Food and exercise on the plate this holiday

Posted on Monday, November 19, 2012 at 11:59 pm

In the spirit of Thanksgiving, families consider what they are thankful for before eating. It is important to also remain healthy. 

Here’s an interview with local firefighter Randolph Feltner following his run in the 37th annual Marine Corps Marathon on Oct. 28—representing the International Association of Firefighters’ (IAFF) charitable foundation that provides disaster relief and helps families of fallen firefighters. Runners from across the United States and 54 countries competed in the 26.2-mile race starting in Arlington and finished at the Marine Corps War Memorial.

Local firefighter Randolph Feltner following ran in the 37th annual Marine Corps Marathon on Oct. 28—representing the International Association of Firefighters’ (IAFF) charitable foundation that provides disaster relief and helps families of fallen firefighters.

 

WN: You completed the race. How did it feel to represent the organization?

Feltner: I felt a little overwhelmed. I say that because part of the money that was raised went to the fallen fighter fighters’ memorial.

Last year a runner for the IAFF team died 500 feet from the finish in Chicago. Some of his coworkers shared a story about that fireman’s wife going to the memorial and being so grateful because it not only gave her closure it also gave her family a constant reminder of what and who her husband was.

 

WN: How would you critique your performance and what did you think of the event?

Feltner: Anyone who races thinks they can do better after the fact, but I would give myself an A. I really had no idea what to expect going into the race I hoped to stay at five hours and 30 minutes or less, and I was right on the money.

It was by far the hardest thing I’ve ever done, but also the most rewarding. I actually had to laugh at myself after the fact because I actually started crying when I finished. I’m not sure if it was from happiness or from the pain of the marathon. I’m pretty sure it was the happiness and feeling of accomplishment from doing something I honestly didn’t think I could do.

 

WN: Hurricane Sandy followed the event, not immediately afterwards, did you have to provide any aide to people? If so, explain what that was like for you and other emergency service workers?

Feltner: I spent two days at the CBVFD. We were extremely lucky and didn’t run too many calls. We had a great group of guys and girls there.

Unfortunately I could hardly walk for three days after the race so I was tasked with running the make shift EOC [emergency operations center] and coordinating our responses for assistant chief Mike Worrell. It definitely sucked not being out there with the guys but was still good to be able to pitch in albeit in a limited role.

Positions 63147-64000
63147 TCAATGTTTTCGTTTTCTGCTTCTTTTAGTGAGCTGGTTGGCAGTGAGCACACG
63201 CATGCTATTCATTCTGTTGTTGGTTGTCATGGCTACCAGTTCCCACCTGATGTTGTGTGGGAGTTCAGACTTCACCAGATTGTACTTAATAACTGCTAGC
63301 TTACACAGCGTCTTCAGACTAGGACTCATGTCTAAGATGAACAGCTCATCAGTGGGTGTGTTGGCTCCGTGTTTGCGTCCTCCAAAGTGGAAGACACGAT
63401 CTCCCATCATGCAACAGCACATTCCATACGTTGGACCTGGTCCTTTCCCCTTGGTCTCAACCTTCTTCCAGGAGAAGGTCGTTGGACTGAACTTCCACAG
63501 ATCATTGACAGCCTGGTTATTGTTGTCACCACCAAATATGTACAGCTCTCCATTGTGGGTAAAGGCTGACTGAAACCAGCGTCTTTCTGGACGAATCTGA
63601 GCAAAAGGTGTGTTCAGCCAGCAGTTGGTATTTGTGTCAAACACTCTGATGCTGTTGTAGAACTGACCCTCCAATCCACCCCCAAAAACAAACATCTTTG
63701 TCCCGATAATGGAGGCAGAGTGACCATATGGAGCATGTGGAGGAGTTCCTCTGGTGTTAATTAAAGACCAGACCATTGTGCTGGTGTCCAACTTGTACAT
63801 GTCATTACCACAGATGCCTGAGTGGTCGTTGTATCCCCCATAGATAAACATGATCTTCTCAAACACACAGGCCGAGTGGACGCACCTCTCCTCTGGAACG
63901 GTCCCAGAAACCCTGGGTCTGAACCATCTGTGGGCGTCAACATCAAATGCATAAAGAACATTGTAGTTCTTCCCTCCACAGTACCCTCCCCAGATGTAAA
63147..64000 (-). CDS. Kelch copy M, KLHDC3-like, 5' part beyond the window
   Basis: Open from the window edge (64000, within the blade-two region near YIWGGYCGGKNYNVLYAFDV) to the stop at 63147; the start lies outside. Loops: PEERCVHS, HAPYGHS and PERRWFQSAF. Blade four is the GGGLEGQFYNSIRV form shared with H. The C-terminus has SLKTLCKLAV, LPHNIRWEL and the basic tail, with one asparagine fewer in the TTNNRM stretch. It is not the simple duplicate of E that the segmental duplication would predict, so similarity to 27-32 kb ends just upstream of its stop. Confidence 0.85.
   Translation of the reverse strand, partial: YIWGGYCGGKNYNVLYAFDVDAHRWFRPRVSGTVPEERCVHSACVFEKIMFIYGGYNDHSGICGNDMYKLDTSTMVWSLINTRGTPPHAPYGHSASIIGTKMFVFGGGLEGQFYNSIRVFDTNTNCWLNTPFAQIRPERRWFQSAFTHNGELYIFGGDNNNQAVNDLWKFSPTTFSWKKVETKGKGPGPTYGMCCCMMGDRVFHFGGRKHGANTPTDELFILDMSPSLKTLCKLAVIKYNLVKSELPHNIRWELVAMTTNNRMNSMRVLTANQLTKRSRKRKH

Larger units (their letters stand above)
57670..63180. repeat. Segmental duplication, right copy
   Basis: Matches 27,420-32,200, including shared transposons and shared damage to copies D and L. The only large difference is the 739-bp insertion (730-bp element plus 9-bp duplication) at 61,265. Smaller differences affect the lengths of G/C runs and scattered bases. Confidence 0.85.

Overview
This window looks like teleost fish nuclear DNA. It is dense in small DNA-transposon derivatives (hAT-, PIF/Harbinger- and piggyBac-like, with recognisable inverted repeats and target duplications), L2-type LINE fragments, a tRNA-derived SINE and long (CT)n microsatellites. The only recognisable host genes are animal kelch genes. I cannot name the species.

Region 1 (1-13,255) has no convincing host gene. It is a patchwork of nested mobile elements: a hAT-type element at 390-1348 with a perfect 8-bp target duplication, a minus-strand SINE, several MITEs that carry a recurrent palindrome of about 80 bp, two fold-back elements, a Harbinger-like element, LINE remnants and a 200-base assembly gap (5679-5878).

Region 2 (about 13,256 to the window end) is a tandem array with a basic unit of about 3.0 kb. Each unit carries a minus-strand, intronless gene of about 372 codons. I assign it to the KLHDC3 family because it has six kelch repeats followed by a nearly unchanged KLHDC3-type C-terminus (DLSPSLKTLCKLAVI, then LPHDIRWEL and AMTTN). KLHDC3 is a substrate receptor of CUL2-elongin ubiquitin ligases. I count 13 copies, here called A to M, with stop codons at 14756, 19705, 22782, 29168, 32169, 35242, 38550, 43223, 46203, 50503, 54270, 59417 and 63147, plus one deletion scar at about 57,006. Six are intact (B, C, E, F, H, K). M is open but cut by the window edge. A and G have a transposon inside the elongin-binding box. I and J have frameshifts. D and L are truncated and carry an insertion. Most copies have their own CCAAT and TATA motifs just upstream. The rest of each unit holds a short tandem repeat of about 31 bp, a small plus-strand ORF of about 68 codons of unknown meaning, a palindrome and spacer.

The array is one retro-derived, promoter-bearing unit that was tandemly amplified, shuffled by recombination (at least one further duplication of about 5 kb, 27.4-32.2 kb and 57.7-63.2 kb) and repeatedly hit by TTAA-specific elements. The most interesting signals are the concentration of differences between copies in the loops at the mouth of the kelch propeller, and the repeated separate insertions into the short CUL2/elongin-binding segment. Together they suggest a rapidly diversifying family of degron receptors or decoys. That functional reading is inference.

WN: Explain what you think about as it relates to Thanksgiving, and exercising after big meals following the holiday.

Feltner: Thanksgiving is always tough on the waistline. Honestly, I always end up over-indulging on turkey day. It’s really tough after a big meal like that to go get a run in, plus thanksgiving should be spent with family and friends if you’re fortunate enough to have them.

My advice is go workout on Thanksgiving morning. My wife and I are actually going to be doing a group run 10K at 8 a.m. starting at the Riverboat in Colonial Beach Thanksgiving morning.

It’s absolutely free. We only ask people to bring a canned good or nonperishable food item to donate to the local food bank. Hopefully that food will give someone in need a healthy meal this holiday season.

Everyone is welcome, runners and walkers.

 

About Randolph Feltner: In 1999, Feltner became a member of the Colonial Beach Volunteer Fire Department. One of Feltner’s defining moments serving at the department was his efforts to promote self-fitness and for others in his community. He started it in 2011 with the first Firefighter Fitness 5K Run/Walk and Mile Kids Fun Run in Colonial Beach. Feltner prior to that began competing in local marathons to get in better shape. Feltner said he weighed 275 pounds nine years ago. He has lost over 65 pounds to date.

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